The Legion of Christ: Sex, Abuse, Money and Lies—The Fall of Father Maciel


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Friends in Holy Places
So good was Marcial Maciel at fund-raising, brokering influence and recruiting new priests at a time of declining vocations, that by the 1990s he had established prep schools, novitiates, seminaries and retreats in 19 countries, including the Legionaries of Christ’s Center for Higher Studies and an opulent retreat for Bishops in Rome. The order also owned five properties in Connecticut and Westchester County, N.Y., and two Catholic newspapers, The National Catholic Register and Twin Circle.

Moreover, Maciel had convinced the hierarchy in Rome that he was above reproach. In 1983, Pope John Paul II officially approved the Legion’s “private vows,” which effectively shielded the founder not just from criticism but from further investigation. Money had greased the way, of course. Billions of dollars, raised primarily in Latin America, were reportedly sent to Rome.

Meanwhile, Juan Vaca had risen in the order’s ranks to head the Legionaries in the United States, but had grown increasingly despondent and desperate. In 1978 and again in 1989, Vaca, along with fellow Legionarie Jose de J. Barba Martin, sent letters through church channels to John Paul II, charging that for years Maciel had sexually and psychologically abused them and seven others in Mexico and in Spain, where the order operated seminaries. The Holy Father did not respond to either. (In the 1989 letter, Vaca asked to be released from his vows as a priest, a request that was granted.)

When Berry and the late Gerald Renner broke Vaca’s and Barba’s story in the Hartford Courant in 1997, it unleashed a backlash not against the church and the Legion of Christ, but a torrent of denunciations against the accusers.

Owen Kearns, editor of The National Catholic Register at the time, wrote in the paper and on the Legion’s website, “Vaca is just one of the disgruntled old men instigating a campaign of lies and calumnies against our beloved and innocent founder.” In addition, the Legion filed suit against former Legionarie J. Paul Lennon, who had left the order and the priesthood after opposing Maciel’s fund-raising tactics, forcing him to take down a website ( devoted to helping other ex-Legionaries heal.

Four years later, according to Vaca, he and the other victims filed a lawsuit against the Vatican to have Maciel excommunicated. But, they say, Cardinal Angelo Sodano, Dean of the College of Cardinals and a Maciel supporter, and then-Cardinal Joseph Ratzinger, who headed the Vatican’s Congregation for the Doctrine of the Faith, quashed the suit.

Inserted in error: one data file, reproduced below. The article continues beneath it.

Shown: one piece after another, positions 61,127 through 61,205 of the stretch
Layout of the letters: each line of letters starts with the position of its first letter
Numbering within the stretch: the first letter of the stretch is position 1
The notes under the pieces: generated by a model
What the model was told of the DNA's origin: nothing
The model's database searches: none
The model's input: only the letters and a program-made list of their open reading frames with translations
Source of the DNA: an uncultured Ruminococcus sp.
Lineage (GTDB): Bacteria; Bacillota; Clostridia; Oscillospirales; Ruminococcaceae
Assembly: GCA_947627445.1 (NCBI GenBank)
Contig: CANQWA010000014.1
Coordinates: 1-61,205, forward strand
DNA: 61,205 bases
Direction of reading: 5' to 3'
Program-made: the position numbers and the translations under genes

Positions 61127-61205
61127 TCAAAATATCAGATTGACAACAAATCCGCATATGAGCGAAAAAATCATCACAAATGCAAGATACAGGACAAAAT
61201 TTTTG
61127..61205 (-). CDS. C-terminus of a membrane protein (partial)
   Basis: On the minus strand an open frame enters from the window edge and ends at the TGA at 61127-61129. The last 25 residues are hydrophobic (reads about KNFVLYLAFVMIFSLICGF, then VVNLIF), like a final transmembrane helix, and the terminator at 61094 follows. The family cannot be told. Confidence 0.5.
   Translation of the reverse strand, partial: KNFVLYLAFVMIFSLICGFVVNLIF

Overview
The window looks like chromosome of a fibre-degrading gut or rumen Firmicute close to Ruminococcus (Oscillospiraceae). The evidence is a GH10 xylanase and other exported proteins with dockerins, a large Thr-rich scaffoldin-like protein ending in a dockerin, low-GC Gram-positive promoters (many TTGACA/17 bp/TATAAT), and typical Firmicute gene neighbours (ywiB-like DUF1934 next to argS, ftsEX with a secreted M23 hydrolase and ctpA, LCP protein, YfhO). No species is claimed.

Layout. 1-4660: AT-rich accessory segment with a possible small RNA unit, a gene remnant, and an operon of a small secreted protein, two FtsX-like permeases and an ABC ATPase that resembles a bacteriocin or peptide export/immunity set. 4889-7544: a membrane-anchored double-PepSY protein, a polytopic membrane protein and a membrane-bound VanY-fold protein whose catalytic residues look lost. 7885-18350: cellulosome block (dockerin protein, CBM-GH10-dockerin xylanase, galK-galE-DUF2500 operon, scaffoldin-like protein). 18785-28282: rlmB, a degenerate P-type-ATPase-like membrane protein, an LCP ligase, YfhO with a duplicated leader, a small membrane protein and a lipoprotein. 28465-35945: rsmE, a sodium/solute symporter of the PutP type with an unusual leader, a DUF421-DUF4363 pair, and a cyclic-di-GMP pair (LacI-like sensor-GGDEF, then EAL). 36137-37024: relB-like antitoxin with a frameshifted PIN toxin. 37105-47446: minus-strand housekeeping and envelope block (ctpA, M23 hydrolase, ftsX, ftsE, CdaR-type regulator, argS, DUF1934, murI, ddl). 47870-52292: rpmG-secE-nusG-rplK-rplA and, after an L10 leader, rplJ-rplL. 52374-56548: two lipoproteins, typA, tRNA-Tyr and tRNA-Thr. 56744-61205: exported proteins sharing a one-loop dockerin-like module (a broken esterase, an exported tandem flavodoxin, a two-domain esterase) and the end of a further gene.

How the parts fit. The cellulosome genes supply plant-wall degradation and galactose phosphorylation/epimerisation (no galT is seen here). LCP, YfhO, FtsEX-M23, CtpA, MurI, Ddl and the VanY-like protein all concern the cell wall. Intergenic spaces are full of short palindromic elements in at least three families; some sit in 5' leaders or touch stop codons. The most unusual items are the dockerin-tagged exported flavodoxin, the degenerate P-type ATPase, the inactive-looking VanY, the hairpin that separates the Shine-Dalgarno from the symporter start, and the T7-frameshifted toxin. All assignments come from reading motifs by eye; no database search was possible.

When an ABC News reporter approached Ratzinger on a Rome street to discuss the abuse crisis in the church, and when asked about Maciel, the future pontiff slapped the correspondent’s hand. According to ABC News reporter Brian Ross, a written response later came from Legion of Christ spokesman, the Rev. Tom Williams, who called the allegations “patently false.” (In 2012, Williams confessed to having a wife and daughter, and a year later resigned from the Legion and the priesthood.)

It wasn’t until the mid-1990s and the revelation of Maciel’s double life—or quadruple life, as leader of the Legion, sexual abuser, drug addict and father of children with two or more women—that the church finally had to reassess the man it had considered a saint as well as cash-cow. In 2006, Ratzinger, now Pope Benedict XVI, banished Maciel from leadership of the Legion and from Rome, chastising him for a “twisted, wasted life.”

Yet if members of the hierarchy and Regnum Christi were taken aback by the revelations, none were more stunned than Maciel’s sons. During his infrequent visits and on trips when he had abused them, he had told them he was a Shell Oil Co. executive and a C.I.A. agent. They had believed him.

In early June of this year, attorney Jeff Anderson and Faxon got ahold of one of four passports Maciel kept, which was issued to him under the name Rodriguez y Gonzalez and signed Jaime A. Gonzalez. His sons only learned their father’s true identity in 1997 when the story landed on the cover of a magazine in Mexico City and Maciel called to instruct them to buy up every copy they could.

For what they were worth, the Legion and church eventually issued apologies to Juan Vaca and Jose Barga. Separately, Owen Kearns apologized to J. Paul Lennon and others, including reporters Renner and Berry.

Marcial Maciel died in 2008 at the age of 86, still a priest, with a personal estate worth an estimated $6 million, which he left to the Legion. The order claims that in 2010 Raul Gonzalez tried to extort $26 million from them in exchange for keeping quiet about Maciel, a charge Gonzalez’s lawyers have denied.

Before stepping down from the chair of St. Peter, Pope Benedict stated that he wanted to compensate the Legionaries who were abused. But that may be easier said than done.

For one thing, there is no formal apparatus within the Vatican for compensating victims, and Benedict is no longer Pope. For another, with the order’s leader and main fundraiser both disgraced and dead, the Legionaries have found themselves at a loss.

In 2012, the order’s original Connecticut headquarters on 25 acres in Orange was sold to developers for new homes and a vineyard. In Westchester County, two properties totaling 365 acres—a former IBM conference center in Mount Pleasant and a mansion outside Mount Kisco that had once belonged to the late Sun Myung Moon’s Unification Church—were also put on the market. The Legion had intended to build seminaries and a college campus on the Westchester land.

The Legion of Christ: Sex, Abuse, Money and Lies—The Fall of Father Maciel

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